10. Cheri Samba (1956 - )

Better the Caterpillar than the Snake, Chéri Samba
Chéri Samba, Better the Caterpillar than the Snake, 1999

Cheri Samba began his career as an artist in 1972, when he was sixteen. His first works did not fill the walls of galleries. Samba's situation quickly changed when, three years later, he already had his studio in Kinshasa.

Samba's work is displayed in some of the most prestigious museums in the world and sold at major auction houses. Samba's style, with its thick contours, bright colors and glitter may appear naive, but his works are rooted in the African everyday life and the dialogue between tradition and modernity.

9. Horace Pippin (1888-1946)

Holy Mountain, Horace Pippin
Horace Pippin, Holy Mountain, 1944

Horace Pippin, a self-taught American artist, was widely acclaimed. Pippin, who was born in Pennsylvania and raised by a single mom, had to start working at a young age to support his family. The young boy would also draw racehorses onto spare fabric pieces.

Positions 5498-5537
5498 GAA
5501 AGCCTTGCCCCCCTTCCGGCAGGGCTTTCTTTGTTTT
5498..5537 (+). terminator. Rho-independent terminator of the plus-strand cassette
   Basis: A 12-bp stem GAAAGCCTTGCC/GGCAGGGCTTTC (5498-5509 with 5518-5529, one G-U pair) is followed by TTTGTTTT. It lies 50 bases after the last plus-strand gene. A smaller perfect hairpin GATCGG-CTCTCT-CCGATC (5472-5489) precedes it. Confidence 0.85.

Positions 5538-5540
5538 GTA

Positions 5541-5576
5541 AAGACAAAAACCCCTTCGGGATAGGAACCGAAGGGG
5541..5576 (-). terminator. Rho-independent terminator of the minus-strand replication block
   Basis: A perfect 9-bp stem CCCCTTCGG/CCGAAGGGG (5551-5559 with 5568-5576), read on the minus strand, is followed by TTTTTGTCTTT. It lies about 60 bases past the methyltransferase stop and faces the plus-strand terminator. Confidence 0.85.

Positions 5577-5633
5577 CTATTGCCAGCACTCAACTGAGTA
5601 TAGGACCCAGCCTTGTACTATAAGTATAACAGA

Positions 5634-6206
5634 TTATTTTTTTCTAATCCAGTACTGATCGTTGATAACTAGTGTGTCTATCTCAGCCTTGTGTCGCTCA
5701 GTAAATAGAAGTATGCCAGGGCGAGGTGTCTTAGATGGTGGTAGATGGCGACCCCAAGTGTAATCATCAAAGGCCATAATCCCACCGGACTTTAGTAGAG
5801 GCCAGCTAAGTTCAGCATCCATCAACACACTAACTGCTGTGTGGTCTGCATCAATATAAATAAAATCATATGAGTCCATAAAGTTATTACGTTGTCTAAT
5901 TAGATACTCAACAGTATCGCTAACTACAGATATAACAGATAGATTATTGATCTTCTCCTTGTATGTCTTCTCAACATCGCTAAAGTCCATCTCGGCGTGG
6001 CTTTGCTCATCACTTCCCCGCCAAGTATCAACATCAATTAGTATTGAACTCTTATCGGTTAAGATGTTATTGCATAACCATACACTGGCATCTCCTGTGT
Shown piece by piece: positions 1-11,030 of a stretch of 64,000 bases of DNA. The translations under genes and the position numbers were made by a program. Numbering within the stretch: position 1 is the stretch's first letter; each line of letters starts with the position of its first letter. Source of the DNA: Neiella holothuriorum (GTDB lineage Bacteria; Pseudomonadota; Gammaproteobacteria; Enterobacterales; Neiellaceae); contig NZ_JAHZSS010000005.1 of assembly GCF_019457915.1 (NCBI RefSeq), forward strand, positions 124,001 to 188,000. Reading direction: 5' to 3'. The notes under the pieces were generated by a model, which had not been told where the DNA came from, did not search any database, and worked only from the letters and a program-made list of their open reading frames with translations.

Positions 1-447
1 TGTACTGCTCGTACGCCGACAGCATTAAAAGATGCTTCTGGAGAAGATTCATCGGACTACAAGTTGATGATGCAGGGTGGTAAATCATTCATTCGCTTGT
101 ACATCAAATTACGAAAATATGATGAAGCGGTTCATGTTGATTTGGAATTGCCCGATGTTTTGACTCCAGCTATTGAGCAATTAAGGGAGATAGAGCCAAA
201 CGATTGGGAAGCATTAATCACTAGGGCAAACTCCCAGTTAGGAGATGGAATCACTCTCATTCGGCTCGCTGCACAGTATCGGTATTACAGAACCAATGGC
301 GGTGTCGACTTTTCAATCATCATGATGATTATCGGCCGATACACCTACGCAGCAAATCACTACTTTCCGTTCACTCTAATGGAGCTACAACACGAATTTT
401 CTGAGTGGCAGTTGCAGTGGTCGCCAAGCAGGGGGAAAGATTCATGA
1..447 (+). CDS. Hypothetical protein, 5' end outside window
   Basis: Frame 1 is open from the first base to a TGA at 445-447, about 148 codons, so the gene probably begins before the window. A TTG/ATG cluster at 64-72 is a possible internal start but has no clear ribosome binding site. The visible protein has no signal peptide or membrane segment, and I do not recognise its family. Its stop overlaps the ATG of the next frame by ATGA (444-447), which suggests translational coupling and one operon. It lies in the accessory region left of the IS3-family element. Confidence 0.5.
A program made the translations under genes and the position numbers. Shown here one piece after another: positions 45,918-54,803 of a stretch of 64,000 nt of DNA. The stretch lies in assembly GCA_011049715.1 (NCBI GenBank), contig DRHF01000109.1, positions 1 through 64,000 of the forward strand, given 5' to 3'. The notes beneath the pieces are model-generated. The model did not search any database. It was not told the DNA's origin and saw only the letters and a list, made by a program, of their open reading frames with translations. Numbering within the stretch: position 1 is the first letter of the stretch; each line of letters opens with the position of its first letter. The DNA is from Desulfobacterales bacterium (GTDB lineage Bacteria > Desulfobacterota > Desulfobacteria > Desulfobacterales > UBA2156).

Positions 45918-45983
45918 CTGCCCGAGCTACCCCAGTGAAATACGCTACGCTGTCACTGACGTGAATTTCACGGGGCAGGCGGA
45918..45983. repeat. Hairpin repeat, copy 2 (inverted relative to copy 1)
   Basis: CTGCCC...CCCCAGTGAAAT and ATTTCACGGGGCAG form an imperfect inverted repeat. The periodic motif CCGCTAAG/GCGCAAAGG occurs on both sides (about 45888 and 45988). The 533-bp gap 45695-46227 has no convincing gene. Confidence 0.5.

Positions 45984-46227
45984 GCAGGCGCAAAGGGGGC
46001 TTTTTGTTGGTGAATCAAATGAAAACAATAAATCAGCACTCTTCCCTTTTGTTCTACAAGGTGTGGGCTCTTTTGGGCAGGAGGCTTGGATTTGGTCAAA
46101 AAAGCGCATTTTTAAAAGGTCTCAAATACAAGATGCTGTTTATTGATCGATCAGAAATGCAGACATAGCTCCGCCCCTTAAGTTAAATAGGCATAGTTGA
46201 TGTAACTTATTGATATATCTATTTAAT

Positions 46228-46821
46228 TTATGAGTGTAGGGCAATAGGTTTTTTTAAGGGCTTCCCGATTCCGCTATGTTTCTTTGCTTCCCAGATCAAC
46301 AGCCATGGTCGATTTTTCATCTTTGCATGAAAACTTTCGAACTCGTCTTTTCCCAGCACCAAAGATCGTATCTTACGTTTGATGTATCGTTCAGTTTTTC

Pippin enlisted in the military to serve during World War I. He returned home with his right hand partially paralyzed by a bullet injury a year after the war. Pippin began painting full-time after completing his military service. He began painting to help train his arm after it was injured. His works included anti-war scenes and Bible illustrations, as well as scenes of everyday life. His distinctive style quickly made him a star. 

8. Kara Walker (1969 - )

Look Away! Look Away! Look Away!, Kara Walker
Kara Walker, Look Away! Look Away! Look Away!, 1995

Kara Walker is a multidisciplinary artist who works with drawing, painting, and sculpture. She's one of the most influential Black artists today. Walker is an artist who works in drawing, painting, and sculpture. Her black-on-white figures are her most famous work. The white middle and upper classes of the eighteenth century enjoyed making these cut-outs.